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4.3 Doing Legal Research: Putting It All Together




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This article is from the Legal Research FAQ, by Mark Eckenwiler with numerous contributions by others.

4.3 Doing Legal Research: Putting It All Together

So you need to investigate a legal topic using all of these
tools. How do you put them together effectively?

First, if there's a treatise or hornbook on your subject,
look there first. Half the time, the source will give you a
clearcut answer, and save you the agony of reinventing the wheel
and doing all the case/statute research yourself. (But make SURE
you look in the pocket part -- this can't be stressed enough.)

Suppose the issue is more complex, and you want to delve
deeper. Note the cases, statutes, and rules mentioned in the
treatise, and go look them up. (Of course, you can begin the
research process here if you start off with a citation to some
case, statute, or rule.) For each one of these, you have several
routes for locating additional materials:

a) Your case etc. will likely cite other cases etc. which are
themselves relevant. Repeat the recursive process for these
sources.

b) If your new source is a case, Shepardize it for later-decided
cases citing it. Look especially for later cases where the
Shepard's listing includes a headnote number that corresponds to
the important textual passage in your case.

c) If your new source is a case, note which headnotes (in front
of the opinion) seem to address the issue you're interested in.
You can then go to **Federal Practice Digest 3d & 4th (FPD),
which contains summaries ("squibs") of other cases under that
same heading/key-number combination. (For state law research,
you would use the relevant state digest instead, e.g., NY Digest
3d & 4th.)

Make a note of the cases whose squibs look useful, and set them
aside to be looked up later. When you get to them, you'll repeat
steps a) and b) above; in addition, these new cases may include
helpful discussions under a different West heading/key-number,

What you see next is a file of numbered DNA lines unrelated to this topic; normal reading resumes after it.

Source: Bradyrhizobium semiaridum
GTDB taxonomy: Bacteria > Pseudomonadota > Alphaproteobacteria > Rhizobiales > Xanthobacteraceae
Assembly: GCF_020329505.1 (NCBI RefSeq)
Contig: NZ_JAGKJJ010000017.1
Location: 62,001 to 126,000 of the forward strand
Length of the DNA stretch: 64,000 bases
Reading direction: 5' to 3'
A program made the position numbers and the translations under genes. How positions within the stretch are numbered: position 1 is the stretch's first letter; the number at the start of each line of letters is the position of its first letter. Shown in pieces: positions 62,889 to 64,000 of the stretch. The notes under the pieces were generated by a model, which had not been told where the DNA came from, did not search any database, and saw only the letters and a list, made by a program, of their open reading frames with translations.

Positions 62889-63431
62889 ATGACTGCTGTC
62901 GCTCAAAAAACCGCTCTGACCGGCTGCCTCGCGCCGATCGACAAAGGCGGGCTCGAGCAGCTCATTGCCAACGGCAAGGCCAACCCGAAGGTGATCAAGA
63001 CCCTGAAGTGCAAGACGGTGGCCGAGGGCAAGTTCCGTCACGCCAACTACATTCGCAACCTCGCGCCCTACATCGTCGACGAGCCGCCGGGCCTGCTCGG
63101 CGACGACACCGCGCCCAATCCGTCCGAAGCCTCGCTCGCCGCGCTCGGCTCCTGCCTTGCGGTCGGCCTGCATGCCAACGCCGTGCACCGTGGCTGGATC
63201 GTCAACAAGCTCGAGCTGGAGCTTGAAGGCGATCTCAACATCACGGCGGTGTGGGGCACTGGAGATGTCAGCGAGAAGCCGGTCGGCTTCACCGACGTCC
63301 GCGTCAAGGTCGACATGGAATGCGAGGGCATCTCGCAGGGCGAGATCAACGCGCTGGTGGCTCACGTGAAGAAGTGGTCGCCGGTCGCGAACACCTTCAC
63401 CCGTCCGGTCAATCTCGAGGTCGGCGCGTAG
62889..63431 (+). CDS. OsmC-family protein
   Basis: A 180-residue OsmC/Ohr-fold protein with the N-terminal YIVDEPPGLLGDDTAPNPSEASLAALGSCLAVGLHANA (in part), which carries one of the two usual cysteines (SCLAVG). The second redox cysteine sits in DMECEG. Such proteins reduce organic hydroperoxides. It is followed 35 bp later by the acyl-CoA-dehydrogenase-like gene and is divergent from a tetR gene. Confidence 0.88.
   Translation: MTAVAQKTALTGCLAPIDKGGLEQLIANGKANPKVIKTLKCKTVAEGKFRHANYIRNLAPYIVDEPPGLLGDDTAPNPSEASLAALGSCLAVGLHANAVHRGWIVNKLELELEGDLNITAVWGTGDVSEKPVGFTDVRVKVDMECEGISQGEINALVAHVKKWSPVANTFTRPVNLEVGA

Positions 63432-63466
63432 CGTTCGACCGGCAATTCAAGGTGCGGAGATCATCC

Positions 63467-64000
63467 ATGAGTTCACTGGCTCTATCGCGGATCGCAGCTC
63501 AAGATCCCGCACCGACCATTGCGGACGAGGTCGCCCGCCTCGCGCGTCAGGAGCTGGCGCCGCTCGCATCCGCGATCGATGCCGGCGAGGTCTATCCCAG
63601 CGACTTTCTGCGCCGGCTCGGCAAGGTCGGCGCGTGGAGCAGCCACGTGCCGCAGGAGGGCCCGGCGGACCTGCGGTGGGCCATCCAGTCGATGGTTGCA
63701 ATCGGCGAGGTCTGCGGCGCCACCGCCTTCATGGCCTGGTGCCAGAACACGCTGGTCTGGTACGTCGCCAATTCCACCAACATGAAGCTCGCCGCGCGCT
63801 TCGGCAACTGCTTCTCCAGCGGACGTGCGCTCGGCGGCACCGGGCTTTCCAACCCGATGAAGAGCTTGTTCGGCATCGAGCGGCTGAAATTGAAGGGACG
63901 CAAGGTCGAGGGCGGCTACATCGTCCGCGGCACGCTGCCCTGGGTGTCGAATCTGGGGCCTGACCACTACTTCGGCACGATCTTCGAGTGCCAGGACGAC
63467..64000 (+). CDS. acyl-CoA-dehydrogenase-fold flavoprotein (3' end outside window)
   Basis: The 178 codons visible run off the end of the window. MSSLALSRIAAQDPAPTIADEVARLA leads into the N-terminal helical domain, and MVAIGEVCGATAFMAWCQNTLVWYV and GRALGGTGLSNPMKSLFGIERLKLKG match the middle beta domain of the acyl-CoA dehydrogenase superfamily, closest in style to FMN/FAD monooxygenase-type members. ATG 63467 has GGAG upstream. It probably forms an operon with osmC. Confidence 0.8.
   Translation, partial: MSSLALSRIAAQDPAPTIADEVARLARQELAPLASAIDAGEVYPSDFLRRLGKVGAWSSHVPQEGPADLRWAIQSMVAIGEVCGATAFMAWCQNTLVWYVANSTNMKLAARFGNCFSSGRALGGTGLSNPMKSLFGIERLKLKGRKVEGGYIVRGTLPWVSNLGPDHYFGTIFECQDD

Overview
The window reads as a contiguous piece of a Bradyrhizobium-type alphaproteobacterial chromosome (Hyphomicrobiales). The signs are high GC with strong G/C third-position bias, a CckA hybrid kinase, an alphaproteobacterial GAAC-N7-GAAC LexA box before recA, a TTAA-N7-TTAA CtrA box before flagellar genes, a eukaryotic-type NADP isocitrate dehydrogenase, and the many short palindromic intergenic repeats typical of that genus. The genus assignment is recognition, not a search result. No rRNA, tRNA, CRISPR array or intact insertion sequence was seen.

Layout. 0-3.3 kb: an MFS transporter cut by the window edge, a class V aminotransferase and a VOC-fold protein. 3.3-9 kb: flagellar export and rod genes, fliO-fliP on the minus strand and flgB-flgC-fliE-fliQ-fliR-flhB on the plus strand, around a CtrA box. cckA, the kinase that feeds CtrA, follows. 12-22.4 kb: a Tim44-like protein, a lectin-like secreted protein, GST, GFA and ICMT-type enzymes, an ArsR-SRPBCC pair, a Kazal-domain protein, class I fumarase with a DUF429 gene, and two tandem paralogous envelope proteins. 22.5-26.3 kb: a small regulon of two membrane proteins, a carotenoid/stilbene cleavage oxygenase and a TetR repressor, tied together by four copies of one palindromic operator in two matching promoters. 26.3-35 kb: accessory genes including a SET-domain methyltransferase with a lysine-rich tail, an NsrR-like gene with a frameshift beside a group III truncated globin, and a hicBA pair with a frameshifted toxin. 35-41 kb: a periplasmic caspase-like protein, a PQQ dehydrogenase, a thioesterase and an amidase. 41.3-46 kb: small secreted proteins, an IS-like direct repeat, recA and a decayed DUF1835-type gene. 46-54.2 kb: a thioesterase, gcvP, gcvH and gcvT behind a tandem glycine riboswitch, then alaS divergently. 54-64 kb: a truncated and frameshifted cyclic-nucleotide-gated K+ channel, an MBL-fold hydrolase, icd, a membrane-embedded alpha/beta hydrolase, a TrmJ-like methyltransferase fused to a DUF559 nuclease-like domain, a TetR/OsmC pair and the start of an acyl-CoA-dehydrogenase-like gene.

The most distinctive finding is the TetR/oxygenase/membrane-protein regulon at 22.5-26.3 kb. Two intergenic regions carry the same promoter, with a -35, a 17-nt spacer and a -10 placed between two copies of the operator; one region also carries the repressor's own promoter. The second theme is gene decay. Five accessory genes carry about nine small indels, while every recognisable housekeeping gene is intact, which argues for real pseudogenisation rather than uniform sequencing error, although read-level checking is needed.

in which case you'll recursively repeat step c).

d) If your source is a federal statute or rule (e.g., FRCP, FRE),
consult the appropriate volume of **U.S.C.A. containing that
rule. You'll find more case squibs relating to various aspects
of the statute/rule. Consult those cases, and repeat steps a)-d)
with them and the significant sources they discuss.

Suppose you didn't start this process by looking in a
treatise, or with a particular case in hand; rather, you think
there's general caselaw out there. Using the keyword index
volumes at the end of FPD (or your state digest), look up terms
that describe your issue. The index will generally provide you
with a list of heading/key-number pairs, which you can then use
starting with step c) above.

Or suppose you think there's a federal (or state) statute
that addresses the subject. You'd go to the paperback index
volumes of **U.S.C.A. (or your annotated state code) and look
under whatever seem like the appropriate headings. For instance,
to find the wiretap statutes, you'd look under "wiretap" or
"eavesdropping" to start. Once you locate the relevant statute,
proceed to step d) above.

Obviously, this recursive process could go on forever, since
every case, rule, and statute ultimately leads to every other
case etc. in the seamless web of the law. Use your judgment and
cull accordingly as your research progresses. New cases are more
persuasive than old ones; appeals court (and especially Supreme
Court) opinions are more important than district court decisions;
if you're before a particular district court, cases from that
court (and the courts directly above it) are the most
influential.

A useful guide to developing research strategies (and carrying
them out) is _The Legal Research Manual: A Game Plan For Legal
Research and Analysis_, by Christopher G. Wren and Jill Robinson Wren,
available at many law-oriented bookstores.

 

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